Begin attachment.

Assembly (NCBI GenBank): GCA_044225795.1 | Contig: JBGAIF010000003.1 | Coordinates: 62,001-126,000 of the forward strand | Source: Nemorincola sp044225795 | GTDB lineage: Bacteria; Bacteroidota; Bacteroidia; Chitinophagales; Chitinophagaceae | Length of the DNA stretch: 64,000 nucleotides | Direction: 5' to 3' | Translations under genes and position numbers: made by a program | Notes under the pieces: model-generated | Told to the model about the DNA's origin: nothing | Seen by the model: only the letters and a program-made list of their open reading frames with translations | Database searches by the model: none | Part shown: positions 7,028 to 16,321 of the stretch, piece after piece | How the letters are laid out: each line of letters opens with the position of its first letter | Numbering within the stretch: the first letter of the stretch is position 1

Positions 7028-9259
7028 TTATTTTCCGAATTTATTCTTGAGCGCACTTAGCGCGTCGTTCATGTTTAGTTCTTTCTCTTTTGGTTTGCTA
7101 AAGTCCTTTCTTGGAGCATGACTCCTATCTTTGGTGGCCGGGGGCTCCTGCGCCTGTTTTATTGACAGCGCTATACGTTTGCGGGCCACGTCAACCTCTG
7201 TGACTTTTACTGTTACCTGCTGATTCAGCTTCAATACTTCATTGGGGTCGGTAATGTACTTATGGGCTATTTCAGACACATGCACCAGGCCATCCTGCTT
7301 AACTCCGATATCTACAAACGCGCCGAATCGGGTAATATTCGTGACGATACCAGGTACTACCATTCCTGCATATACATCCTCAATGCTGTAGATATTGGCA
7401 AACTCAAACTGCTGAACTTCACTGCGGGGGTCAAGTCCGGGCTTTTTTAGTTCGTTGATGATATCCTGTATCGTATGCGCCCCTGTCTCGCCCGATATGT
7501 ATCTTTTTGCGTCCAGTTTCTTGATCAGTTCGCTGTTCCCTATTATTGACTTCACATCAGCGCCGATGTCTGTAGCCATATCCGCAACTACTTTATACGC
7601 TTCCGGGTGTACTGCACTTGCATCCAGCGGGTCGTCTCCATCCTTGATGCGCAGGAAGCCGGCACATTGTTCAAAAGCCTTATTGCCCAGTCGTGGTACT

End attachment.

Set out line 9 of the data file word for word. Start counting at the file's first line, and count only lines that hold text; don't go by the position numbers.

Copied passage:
7601 TTCCGGGTGTACTGCACTTGCATCCAGCGGGTCGTCTCCATCCTTGATGCGCAGGAAGCCGGCACATTGTTCAAAAGCCTTATTGCCCAGTCGTGGTACT